Greetings everyone! I am finally back from a quick trip out to North Carolina. Linda wanted to fill up on new waterfall pictures and I was hoping to get some new bird pictures. That, and to support a state that understands the stick figure with a skirt is the girls bathroom and the skinny stick figure, well that is for the boys. It was touch and go there for a bit since the news outlets were hyping up the hurricane potential to get everyone worked up. This gave them the excuse to pull all their pretty hurricane rotation maps out of the mothballs they’ve been stored in for the past 10 years. Storm passed, it drop some rain and toppled some picnic tables, but the Smokies looked untouched. I was able to get a few posts out on the road, but most of the time was spent prepping a bunch of future posts. As of now, I have close to 4 months of blog fodder patiently waiting to be dumped like another batch of crooked Hillary emails. I was able to get a good run in today, so figured it was a good time take a break and get a short post out of the way… and by short I mean 20 feet.
That happens to be the distance of the latest bridge building effort on the lot. It seems like every year around October I am busting out the hammers and drills in order to fix an existing bridge or make a brand new one. This year it was a replacement bridge thanks to the destructive tendencies of my run-off stream. When I bought the property over 10 years ago, we had a one foot trench that water coming off our hills would collect in and slowly make their way to the larger stream on the property that Serenity crosses (link here), By last year, that little trench had widened to about 6 feet. That prompted an 8 foot bridge project last year at this time – note, this usually becomes a problem around Haunted Trail time since I need to get the ATV down there with the decorations. I remember putting that thing together in the dead of night by the car lights. With the stream now at 8 feet, last year’s bridge was unsafe to cross. Crap, another bridge build and I already had enough to do to get ready for the party. Luckily, I already had the 6x6x10’s above so that saved me some time. As you can see, I had to put those end to end. I used a post coupler to join them and then put planks across the joint to stiffen it up. Those planks were shot with 16 penny nails – going nowhere!
Hit the jump to read more about the build
To help with the build, I just build it on top of the first bridge I had built many years ago – I removed last year’s bridge in order to reuse the 3/4″ treated plywood flooring – beyond the posts, those are the most costly element of the build so wanted to reuse those for sure. Note, you can see the previous bridge frame in the far part of the picture. Next up was putting the cross beams in – they were a mixture of 2×6’s and 2×4’s. Just set those in with hangers and put 2×6 cross braces on the bridge ends.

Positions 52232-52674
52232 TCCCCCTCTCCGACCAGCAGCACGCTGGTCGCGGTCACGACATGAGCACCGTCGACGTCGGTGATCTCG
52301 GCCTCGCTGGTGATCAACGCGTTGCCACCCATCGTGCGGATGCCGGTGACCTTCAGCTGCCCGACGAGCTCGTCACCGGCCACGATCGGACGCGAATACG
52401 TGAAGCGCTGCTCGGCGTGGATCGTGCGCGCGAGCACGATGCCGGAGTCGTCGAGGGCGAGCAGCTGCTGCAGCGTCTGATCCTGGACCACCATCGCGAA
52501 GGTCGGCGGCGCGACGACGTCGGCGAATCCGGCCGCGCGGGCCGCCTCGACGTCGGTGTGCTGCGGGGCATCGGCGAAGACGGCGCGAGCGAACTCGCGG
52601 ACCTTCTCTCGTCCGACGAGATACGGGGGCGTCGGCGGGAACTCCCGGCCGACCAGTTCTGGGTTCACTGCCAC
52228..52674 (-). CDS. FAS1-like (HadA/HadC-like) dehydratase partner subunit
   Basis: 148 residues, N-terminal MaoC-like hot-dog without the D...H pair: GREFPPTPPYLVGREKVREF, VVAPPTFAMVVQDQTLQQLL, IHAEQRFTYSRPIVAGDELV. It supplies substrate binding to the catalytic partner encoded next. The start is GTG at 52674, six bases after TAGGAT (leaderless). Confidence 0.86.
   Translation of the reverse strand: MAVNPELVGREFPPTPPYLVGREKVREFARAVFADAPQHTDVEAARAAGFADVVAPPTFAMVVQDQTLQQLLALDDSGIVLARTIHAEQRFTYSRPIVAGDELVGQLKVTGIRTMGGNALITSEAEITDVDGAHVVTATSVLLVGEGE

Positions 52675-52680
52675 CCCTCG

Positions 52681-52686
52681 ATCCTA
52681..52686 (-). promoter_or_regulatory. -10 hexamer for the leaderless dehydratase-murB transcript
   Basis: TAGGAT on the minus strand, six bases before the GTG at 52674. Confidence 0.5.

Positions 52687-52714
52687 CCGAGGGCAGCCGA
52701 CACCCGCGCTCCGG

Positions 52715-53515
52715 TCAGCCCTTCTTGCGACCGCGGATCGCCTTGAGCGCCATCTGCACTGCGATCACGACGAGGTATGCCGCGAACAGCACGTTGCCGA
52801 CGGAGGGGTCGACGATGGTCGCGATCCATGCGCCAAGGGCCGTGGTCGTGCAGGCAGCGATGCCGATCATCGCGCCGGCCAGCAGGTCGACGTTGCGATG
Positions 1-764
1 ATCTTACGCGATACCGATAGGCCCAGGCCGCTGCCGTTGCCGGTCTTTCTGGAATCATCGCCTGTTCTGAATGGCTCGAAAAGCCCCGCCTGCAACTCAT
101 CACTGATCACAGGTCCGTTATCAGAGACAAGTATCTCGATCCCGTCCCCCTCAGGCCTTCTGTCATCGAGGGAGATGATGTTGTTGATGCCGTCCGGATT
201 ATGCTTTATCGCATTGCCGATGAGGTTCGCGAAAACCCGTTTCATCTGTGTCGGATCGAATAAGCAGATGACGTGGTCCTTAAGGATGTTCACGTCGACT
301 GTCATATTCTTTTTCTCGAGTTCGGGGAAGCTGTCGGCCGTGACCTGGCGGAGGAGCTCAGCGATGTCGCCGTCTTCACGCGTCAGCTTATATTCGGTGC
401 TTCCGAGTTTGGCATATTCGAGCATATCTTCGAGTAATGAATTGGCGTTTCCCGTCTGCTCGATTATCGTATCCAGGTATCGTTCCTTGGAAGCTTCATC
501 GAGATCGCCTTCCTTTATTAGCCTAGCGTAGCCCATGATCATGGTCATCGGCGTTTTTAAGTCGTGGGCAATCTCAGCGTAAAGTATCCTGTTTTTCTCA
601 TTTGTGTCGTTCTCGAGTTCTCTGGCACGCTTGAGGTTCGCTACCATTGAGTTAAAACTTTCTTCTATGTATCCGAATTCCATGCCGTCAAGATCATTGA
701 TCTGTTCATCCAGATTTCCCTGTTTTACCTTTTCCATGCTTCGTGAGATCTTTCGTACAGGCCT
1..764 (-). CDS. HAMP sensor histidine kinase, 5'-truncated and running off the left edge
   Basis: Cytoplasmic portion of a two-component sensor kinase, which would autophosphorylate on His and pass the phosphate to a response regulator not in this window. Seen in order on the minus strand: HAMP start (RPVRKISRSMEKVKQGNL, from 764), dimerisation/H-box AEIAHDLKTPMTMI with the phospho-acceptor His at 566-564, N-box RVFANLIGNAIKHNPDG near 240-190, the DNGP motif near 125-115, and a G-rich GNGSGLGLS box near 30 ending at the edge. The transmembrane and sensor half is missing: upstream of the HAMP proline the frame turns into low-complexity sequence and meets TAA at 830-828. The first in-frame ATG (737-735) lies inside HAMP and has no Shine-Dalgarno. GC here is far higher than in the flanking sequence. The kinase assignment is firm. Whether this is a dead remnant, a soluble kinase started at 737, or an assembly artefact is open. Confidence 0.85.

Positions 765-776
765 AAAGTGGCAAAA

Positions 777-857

After laying out the plywood, decided it wasn’t as rigid as I wanted, so went ahead and put additional cross braces in along with some screw supports for the flooring. The cross braces were originally put at the 4 foot marks which didn’t give a whole lot of room for attaching the butting ends of the plywood sheets. No worries, just put a few more braces across and doubled up the connector points to give more surface for the screws.
Still a little concerned about center point of the bridge and the stress on the post joints I even added some parallel beams to take some of the stress. Now that the frame was where I wanted it to be, all that was left was to screw down all the plywood. This has the added benefit of tightening it up nicely. Last part was to build the end ramps (flooring was now 6 3/4″ high now) – ripped some triangles and attached them with variable angle hangers (although I only needed 90’s this allowed me to attach them easier since I could let them freely hang while attaching the plates to the front cross beam). Note, once again, the main part was built at night by the car lights – the finishing part was done in a complete downfall so the water gods were not happy about me trumping their hard work.
Again, just used the ramp plywood from the previous bridge – a little short, but it would function and I didn’t want haul the plywood back to the garage to rip more – no power where this construction was taking place – thank god I bought a gas canister Pasload frame nailer when I was building my house.
All that was left was the final strength test – This did not have all the structural integrity of Serenity but it was less than half the distance and I’ve used this design a number of times now. Still always end up holding my breath driving over it for the first time.
Success! There was very little give and more than strong enough to hold the heaviest item that will be going over it. With that out of the way, I could get back to planning and building the Haunted Trail. Needless to say, I could have used the 4 nights it took to build this on other party related activities. Hopefully this will last a couple of years, but one never knows when it comes to free flowing water. If you are wondering, I fully expect to have to fish that bottom bridge out of the ditch before too long.